“There’s been a lot of unrest today,” Ma adds. “It’s the youth league, I tell you. They’re protesting because of that whole thing with the clinic. Ungrateful people. Things were never like this in the old days.”
It’s not protests. Can’t be. The mood was so normal, ordinary when I left. People there just want to get on with their lives. I make my way to the window where the thick pall of black smoke drifting to the sky confirms that the worst has indeed happened. We’re not so far away that we can’t hear the periodic explosion of gas canisters.
Those are homes going up in flames.
“But you said you’d phone Bertus,” I say.
“Bertus tried to get hold of Jaco, but says no one answered.”
Oh hell. That does so not sound good.
A police van with its blue lights flashing cruises slowly up the road, and we watch in silent trepidation as it passes.
Then we go outside. This is no doubt more excitement Pienaarsvlakte’s seen in months, though definitely not the kind that I’d wish to be privy to. Oh please God let Thulani be all right.
We watch as two police officers make their way up the road, one on each side. They knock on the doors of every house to have subdued conversations with whoever’s home.
“Go inside, both of you,” Pa tells us.
“I want to hear what the man says,” I tell him.
Ma tugs on my wrist. “Come, Marietjie. Listen to Pa.”
For a moment I want to resist, but realise that if I complain about not being treated like an adult, I am indeed behaving like a child, so I give in and play the role of obedient daughter.
My ears are burning, and I contrive to be in the lounge when the policeman arrives. I can’t make out much of the conversation, but the man’s twitchy expression, and the way his hand keeps straying to his holster are enough to tell me something has gone more than seriously wrong.
“What did he say?” I ask Pa the moment he steps back inside the house.
“Big problems. Very big problems.” He slams shut the security gate with such a violent clang that the whole house shudders.
Ma comes down the passage. “What’s going on?”
“There’s unrest in the township. They’ve called for reinforcements from Beaufort West,” Pa says then wavers, as though further words and actions fail him.
“What now?” I ask.
“We’re going to sit tight until then,” Pa tells us after he’s had a few moments to consider our situation. “We’re not to go outside for any reason until we’re told it’s all right.” He marches past us and vanishes into the bedroom.
Ma and I stare at each other with wide eyes as we hear him unlock the safe. When we investigate, we’re just in time to see Pa sight down the barrel of his shotgun.
“This should stop any kaffirs that come here looking for trouble,” Pa says.
“You can’t say that word!” I tell him.
The scowl he casts in my direction is so ugly I immediately wish I’d bitten my tongue. “This is my house and I’ll say anything I please. Don’t you think coming here with your citified kaffir-loving ways is going to change the truth of the matter.”
“Schalk!” Ma says.
“Go check that the garage door is bolted, woman.”
Ma wilts out of the room and I elect to do the same.
Cold now, I go back to my room and pull on my jacket then return to the TV lounge. At least I can see whether there’s anything about this being televised. Nothing. I flip through the meagre channels available out here. My folks don’t believe in DStv and whatever SABC stations we pick up are so snow-filled I wonder why my parents even bother.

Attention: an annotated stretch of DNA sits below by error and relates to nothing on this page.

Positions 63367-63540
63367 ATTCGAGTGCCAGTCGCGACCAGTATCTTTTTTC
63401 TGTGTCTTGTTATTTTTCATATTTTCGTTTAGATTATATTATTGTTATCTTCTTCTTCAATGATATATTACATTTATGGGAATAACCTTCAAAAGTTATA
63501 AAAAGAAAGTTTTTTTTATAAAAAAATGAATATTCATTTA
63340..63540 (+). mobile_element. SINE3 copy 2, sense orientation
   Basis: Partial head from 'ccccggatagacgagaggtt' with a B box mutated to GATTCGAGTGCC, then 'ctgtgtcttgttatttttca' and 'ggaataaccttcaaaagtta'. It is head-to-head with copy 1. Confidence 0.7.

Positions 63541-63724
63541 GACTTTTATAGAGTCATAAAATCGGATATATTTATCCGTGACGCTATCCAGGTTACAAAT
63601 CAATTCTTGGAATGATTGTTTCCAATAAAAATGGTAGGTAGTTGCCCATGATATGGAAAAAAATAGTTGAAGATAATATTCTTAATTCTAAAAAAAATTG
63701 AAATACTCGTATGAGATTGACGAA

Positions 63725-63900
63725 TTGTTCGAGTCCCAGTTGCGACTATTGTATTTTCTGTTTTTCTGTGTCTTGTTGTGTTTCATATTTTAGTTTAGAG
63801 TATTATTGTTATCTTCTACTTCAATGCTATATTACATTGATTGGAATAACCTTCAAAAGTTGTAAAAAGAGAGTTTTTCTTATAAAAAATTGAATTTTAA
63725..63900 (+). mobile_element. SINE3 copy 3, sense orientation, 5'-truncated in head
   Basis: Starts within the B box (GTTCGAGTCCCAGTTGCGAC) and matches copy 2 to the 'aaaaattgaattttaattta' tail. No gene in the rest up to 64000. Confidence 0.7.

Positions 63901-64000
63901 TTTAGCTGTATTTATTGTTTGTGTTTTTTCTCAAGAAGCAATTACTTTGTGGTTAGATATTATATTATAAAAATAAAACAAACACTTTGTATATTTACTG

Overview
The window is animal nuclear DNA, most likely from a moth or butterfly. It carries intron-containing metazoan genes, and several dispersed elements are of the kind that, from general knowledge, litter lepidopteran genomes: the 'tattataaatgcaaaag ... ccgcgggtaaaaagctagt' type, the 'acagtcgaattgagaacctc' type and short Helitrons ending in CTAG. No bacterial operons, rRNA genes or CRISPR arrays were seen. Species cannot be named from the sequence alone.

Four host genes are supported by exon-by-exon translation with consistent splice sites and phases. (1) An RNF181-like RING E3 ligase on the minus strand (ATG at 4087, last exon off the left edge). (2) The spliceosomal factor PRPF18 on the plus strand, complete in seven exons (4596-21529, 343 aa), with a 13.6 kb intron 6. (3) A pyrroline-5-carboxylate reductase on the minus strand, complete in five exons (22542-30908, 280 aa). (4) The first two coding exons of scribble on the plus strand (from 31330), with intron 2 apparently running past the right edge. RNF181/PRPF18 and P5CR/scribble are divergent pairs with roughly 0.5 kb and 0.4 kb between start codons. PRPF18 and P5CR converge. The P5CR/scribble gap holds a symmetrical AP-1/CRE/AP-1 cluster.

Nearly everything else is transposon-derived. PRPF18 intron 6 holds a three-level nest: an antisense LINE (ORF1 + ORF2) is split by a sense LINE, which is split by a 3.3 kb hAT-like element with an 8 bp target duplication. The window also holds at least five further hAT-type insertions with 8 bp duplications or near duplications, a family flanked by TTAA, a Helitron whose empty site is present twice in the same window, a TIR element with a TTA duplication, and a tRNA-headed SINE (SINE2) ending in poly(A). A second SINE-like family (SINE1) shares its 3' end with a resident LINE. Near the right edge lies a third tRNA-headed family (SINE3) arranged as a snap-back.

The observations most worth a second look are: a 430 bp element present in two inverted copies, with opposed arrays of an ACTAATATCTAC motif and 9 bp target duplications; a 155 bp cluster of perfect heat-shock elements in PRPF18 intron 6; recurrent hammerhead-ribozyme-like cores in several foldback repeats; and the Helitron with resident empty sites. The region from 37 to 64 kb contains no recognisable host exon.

Desperate, I try my cellphone’s internet browser, but can’t pick up a strong enough signal for Google to be my friend. Communication blackout. The not-knowing is in a way worse. I’m trapped in this house while the world goes to shit outside. A fresh wail of sirens, closer now, has me pause.
Pa comes in to check the windows, but barely glances in my direction as he goes through the motions. Like a shotgun’s going to do any good against a determined mob. I’ve seen protests get ugly in Cape Town. I’ve been there. You can’t do anything when a seething mass of angry people pours through the streets, but make sure you’re not in their way.
Night falls. Ma calls me to the kitchen and I draw some comfort from helping her prepare supper: toast, cheese, defrosted vegetable soup – the tastes of home that I associate with any other normal Sunday evening with the folks.
Only it’s not a normal night, and Thulani’s absence is a gaping black hole in my chest sucking out all my joy. Pa sets the shotgun down on the kitchen counter behind him. The weapon gleams a dull, oily black, and I can’t help but think of a mamba, ready to strike. Pa’s jersey is hiked up slightly to reveal the pistol holstered at his hip. He’s ready for any trouble. I should feel safe.
Why don’t I?
We’ve barely said grace when a muted crash of broken glass has all three of us jerk and cast nervous glances toward the window.
“That was from next door, at Stevie’s,” Pa says.
Ma says nothing, but her lips are slightly parted. I wonder if my eyes are as round as hers.
He rises and shoves his chair back so hard so it grates on the linoleum. “I’m going to go take a look.”
“Don’t!” Ma says. “The police…”
“The police are worse than useless, and you know that,” he retorts.
I follow him as he strides down the passage, the gun held at the ready, like the enemy’s already on the doorstep.
I remember all the times when I was little and I’d watched him take his pistol out of the safe each night. He’d always slept with the gun within reach by the bed. In case there was a break-in. I don’t think I’d ever seen him handle the shotgun indoors, until now, and the sight alarms me more than I can say.
“Stay with your mother,” he tells me when I follow him outside. “Lock the door behind me and don’t open it for anyone. Do not –” He pauses meaningfully. “Do not under any circumstances come outside. No matter what you hear. Do you understand?”